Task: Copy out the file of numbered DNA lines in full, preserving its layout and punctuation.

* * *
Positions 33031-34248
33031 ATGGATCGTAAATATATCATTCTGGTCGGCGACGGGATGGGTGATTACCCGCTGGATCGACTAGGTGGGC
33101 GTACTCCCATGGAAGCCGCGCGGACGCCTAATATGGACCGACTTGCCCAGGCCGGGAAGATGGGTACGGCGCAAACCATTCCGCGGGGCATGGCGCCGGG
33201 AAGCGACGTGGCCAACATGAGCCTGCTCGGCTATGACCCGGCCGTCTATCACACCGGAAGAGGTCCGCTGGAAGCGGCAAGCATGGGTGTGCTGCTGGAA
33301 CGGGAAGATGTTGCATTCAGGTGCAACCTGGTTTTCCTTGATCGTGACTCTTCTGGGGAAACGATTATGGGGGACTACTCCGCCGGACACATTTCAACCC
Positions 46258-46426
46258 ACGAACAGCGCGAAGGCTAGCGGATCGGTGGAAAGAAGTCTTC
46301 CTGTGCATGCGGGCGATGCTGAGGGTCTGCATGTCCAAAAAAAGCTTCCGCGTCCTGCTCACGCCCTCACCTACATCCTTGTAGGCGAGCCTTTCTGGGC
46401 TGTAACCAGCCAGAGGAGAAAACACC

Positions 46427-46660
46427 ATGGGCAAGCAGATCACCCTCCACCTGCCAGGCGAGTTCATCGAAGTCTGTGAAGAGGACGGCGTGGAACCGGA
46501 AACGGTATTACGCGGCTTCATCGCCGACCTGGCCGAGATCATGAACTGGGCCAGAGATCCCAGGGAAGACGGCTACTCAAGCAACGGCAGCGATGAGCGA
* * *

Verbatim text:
Positions 33031-34248
33031 ATGGATCGTAAATATATCATTCTGGTCGGCGACGGGATGGGTGATTACCCGCTGGATCGACTAGGTGGGC
33101 GTACTCCCATGGAAGCCGCGCGGACGCCTAATATGGACCGACTTGCCCAGGCCGGGAAGATGGGTACGGCGCAAACCATTCCGCGGGGCATGGCGCCGGG
33201 AAGCGACGTGGCCAACATGAGCCTGCTCGGCTATGACCCGGCCGTCTATCACACCGGAAGAGGTCCGCTGGAAGCGGCAAGCATGGGTGTGCTGCTGGAA
33301 CGGGAAGATGTTGCATTCAGGTGCAACCTGGTTTTCCTTGATCGTGACTCTTCTGGGGAAACGATTATGGGGGACTACTCCGCCGGACACATTTCAACCC
Positions 46258-46426
46258 ACGAACAGCGCGAAGGCTAGCGGATCGGTGGAAAGAAGTCTTC
46301 CTGTGCATGCGGGCGATGCTGAGGGTCTGCATGTCCAAAAAAAGCTTCCGCGTCCTGCTCACGCCCTCACCTACATCCTTGTAGGCGAGCCTTTCTGGGC
46401 TGTAACCAGCCAGAGGAGAAAACACC

Positions 46427-46660
46427 ATGGGCAAGCAGATCACCCTCCACCTGCCAGGCGAGTTCATCGAAGTCTGTGAAGAGGACGGCGTGGAACCGGA
46501 AACGGTATTACGCGGCTTCATCGCCGACCTGGCCGAGATCATGAACTGGGCCAGAGATCCCAGGGAAGACGGCTACTCAAGCAACGGCAGCGATGAGCGA